FoundationDB, the database startup cooking an ACID*-compliant NoSQL, has caught the eye of investors.
The company announced today that it had landed a first round of VC funding, $17m in Series A, from investors Sutter Hill and CrunchFund.
The money will be used to fund expansion in sales and marketing, engineering and support for existing customers.
FoundationDB chief executive Dave Rosenthal – The Reg first spoke around the same time last year – said in a statement: “We see the future of database technology as combining the scale and distributed architecture of NoSQL with the power of ACID transactions.
Sutter said in a statement that it had overcome its initial scepticism about the company’s claims. The VC operation has turned, literally, into a paid-up believer.
Until now, only the pure-play NoSQL players have been landing the venture dollars.
MongoDB, which sells and supports the MongoDB document store, landed $150m last month, bringing its total venture stash to $231m since it opened its doors in 2007.
The October money was reportedly the largest ever amount put into a database startup.
MongoDB’s money came from new investors Salesforce and Altimeter Capital and existing investors Intel Capital, Red Hat, NEA, Sequoia Capital and T Row Price.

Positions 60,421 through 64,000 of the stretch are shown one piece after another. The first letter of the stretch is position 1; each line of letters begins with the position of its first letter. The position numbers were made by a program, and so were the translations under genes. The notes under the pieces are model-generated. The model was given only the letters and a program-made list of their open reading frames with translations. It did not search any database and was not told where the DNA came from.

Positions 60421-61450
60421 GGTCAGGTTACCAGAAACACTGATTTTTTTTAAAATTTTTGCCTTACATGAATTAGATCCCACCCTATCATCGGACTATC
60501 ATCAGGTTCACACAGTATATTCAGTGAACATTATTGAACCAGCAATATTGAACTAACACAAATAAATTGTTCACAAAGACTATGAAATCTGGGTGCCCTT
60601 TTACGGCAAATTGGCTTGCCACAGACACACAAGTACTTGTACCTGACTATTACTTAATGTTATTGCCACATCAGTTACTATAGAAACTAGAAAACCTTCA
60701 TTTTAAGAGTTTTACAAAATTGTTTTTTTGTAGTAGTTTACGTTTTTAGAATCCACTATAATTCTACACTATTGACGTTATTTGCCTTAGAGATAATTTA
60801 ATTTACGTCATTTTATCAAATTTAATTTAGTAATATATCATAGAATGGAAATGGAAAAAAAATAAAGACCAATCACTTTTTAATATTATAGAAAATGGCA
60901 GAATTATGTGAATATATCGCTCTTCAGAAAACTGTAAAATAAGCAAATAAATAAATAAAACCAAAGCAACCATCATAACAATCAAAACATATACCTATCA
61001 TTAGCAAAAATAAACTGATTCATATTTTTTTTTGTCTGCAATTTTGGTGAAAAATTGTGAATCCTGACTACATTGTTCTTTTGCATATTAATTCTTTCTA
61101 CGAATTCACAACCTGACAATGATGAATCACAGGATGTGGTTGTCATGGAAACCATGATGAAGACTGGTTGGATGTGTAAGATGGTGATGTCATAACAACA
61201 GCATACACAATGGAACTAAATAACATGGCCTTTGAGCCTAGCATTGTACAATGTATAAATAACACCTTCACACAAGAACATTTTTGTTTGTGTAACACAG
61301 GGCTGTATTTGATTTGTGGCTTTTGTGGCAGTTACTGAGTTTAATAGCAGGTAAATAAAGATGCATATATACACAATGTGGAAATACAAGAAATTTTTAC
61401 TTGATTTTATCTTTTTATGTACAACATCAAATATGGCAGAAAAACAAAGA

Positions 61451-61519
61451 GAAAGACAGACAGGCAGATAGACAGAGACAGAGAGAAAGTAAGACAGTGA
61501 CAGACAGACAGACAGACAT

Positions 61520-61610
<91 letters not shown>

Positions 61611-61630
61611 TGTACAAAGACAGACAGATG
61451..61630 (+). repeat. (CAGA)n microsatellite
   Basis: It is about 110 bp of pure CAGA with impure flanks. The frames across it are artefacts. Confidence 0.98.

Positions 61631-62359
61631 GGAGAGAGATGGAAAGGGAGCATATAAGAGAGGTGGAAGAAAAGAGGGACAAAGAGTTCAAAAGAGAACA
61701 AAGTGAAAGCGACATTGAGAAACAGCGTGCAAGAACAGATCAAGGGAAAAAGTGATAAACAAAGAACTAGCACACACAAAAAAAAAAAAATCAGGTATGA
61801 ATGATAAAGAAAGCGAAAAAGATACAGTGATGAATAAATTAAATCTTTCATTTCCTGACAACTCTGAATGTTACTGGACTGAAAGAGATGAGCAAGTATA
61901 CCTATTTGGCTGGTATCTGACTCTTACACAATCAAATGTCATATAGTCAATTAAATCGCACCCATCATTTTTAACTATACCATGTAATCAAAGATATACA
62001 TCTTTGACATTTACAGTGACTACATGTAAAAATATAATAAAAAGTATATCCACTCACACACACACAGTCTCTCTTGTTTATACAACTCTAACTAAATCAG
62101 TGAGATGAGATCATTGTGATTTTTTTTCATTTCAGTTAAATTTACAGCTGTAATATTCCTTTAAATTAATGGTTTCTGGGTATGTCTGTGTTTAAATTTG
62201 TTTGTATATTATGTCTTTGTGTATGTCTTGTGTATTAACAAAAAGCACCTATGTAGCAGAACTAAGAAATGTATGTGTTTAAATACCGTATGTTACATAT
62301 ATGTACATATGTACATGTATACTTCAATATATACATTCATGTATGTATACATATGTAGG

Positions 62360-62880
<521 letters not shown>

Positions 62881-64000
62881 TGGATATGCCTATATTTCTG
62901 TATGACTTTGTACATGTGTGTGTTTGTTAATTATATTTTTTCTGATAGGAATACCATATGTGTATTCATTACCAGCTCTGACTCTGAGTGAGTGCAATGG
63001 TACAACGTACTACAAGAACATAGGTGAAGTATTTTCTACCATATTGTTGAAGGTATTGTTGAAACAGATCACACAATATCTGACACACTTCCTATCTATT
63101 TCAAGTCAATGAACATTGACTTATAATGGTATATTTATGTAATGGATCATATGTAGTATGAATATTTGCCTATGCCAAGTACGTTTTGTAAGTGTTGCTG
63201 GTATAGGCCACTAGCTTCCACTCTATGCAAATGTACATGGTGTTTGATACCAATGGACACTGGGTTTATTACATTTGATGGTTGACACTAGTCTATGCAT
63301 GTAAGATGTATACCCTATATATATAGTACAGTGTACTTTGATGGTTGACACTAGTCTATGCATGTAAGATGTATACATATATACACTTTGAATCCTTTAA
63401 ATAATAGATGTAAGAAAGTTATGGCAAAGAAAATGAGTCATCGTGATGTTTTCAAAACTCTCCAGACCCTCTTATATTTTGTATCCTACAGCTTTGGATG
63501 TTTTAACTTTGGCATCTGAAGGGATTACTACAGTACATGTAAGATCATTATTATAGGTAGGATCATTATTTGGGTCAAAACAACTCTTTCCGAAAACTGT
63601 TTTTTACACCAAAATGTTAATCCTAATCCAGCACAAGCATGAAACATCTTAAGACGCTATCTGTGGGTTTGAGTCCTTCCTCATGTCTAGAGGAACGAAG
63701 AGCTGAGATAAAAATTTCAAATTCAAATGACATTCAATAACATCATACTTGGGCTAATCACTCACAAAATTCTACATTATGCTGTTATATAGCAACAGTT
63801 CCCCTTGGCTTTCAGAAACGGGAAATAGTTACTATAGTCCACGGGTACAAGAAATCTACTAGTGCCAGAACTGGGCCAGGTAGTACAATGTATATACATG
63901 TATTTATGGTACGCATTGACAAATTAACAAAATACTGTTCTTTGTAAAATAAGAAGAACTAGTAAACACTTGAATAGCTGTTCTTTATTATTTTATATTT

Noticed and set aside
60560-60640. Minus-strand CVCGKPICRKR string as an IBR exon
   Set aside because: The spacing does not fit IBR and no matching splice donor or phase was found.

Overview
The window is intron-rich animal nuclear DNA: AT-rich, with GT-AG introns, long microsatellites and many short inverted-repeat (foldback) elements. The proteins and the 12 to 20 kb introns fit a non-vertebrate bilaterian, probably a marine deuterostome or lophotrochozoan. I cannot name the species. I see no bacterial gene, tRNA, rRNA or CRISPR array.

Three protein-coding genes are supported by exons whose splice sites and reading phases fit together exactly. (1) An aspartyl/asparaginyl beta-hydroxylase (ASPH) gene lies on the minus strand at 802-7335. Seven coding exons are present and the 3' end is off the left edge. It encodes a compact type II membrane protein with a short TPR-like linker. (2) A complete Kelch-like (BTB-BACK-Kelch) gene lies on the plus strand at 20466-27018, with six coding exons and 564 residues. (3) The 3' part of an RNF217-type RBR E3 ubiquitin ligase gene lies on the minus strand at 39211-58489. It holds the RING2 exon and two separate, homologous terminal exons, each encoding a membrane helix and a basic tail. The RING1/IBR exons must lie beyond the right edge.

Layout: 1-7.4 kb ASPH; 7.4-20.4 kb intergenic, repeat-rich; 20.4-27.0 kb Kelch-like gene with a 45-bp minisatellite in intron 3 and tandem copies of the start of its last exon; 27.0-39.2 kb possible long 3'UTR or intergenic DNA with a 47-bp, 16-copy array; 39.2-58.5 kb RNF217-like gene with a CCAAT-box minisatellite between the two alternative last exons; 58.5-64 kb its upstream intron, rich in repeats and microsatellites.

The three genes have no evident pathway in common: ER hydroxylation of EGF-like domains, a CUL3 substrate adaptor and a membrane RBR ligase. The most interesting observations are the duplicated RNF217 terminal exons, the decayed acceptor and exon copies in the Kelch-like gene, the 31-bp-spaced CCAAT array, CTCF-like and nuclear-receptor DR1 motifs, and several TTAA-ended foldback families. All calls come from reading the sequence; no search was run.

Founded in 2009, FoundationDB came to attention with a “soft alpha” in 2012 that drew the kind of developer attention that booted it up the rankings of Hacker News.
ACID compliance is something many in the NoSQL community have willingly sacrificed for scale and new data types. ACID, though, is a core capability in relational databases, something that has made databases based on this feature from Oracle, SQL Server and IBM’s DB2 family safe enough for businesses.
In another departure from NoSQL, FoundationDB also supports different data models as opposed to having one NoSQL database per data type. The startup supports graph, document, key-value, SQL and other data types through its open-source based layers. ®
* The ACID principles:
- Atomicity - a transaction is all or nothing
- Consistency - only valid data is written to the database
- Isolation - pretend all transactions are happening serially and the data is correct
- Durability - once a transaction enters the database, it is permanently preserved through the use of logs
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